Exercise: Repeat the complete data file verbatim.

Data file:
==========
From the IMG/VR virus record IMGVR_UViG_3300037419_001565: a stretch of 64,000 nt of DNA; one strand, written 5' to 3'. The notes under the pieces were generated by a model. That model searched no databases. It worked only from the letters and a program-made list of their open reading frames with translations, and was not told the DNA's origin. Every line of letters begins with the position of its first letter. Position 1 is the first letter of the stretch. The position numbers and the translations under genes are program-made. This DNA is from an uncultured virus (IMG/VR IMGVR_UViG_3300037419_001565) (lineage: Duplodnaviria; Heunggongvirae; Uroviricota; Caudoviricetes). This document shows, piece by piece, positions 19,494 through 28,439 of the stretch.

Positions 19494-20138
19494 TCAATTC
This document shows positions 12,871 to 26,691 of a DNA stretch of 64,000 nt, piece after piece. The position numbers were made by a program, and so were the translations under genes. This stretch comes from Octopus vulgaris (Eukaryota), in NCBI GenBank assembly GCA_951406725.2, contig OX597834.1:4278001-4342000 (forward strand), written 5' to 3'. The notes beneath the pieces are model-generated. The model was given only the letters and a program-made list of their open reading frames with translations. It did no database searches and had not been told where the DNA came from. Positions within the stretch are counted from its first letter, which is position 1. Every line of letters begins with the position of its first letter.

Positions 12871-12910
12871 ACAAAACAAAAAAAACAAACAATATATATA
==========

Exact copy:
From the IMG/VR virus record IMGVR_UViG_3300037419_001565: a stretch of 64,000 nt of DNA; one strand, written 5' to 3'. The notes under the pieces were generated by a model. That model searched no databases. It worked only from the letters and a program-made list of their open reading frames with translations, and was not told the DNA's origin. Every line of letters begins with the position of its first letter. Position 1 is the first letter of the stretch. The position numbers and the translations under genes are program-made. This DNA is from an uncultured virus (IMG/VR IMGVR_UViG_3300037419_001565) (lineage: Duplodnaviria; Heunggongvirae; Uroviricota; Caudoviricetes). This document shows, piece by piece, positions 19,494 through 28,439 of the stretch.

Positions 19494-20138
19494 TCAATTC
This document shows positions 12,871 to 26,691 of a DNA stretch of 64,000 nt, piece after piece. The position numbers were made by a program, and so were the translations under genes. This stretch comes from Octopus vulgaris (Eukaryota), in NCBI GenBank assembly GCA_951406725.2, contig OX597834.1:4278001-4342000 (forward strand), written 5' to 3'. The notes beneath the pieces are model-generated. The model was given only the letters and a program-made list of their open reading frames with translations. It did no database searches and had not been told where the DNA came from. Positions within the stretch are counted from its first letter, which is position 1. Every line of letters begins with the position of its first letter.

Positions 12871-12910
12871 ACAAAACAAAAAAAACAAACAATATATATA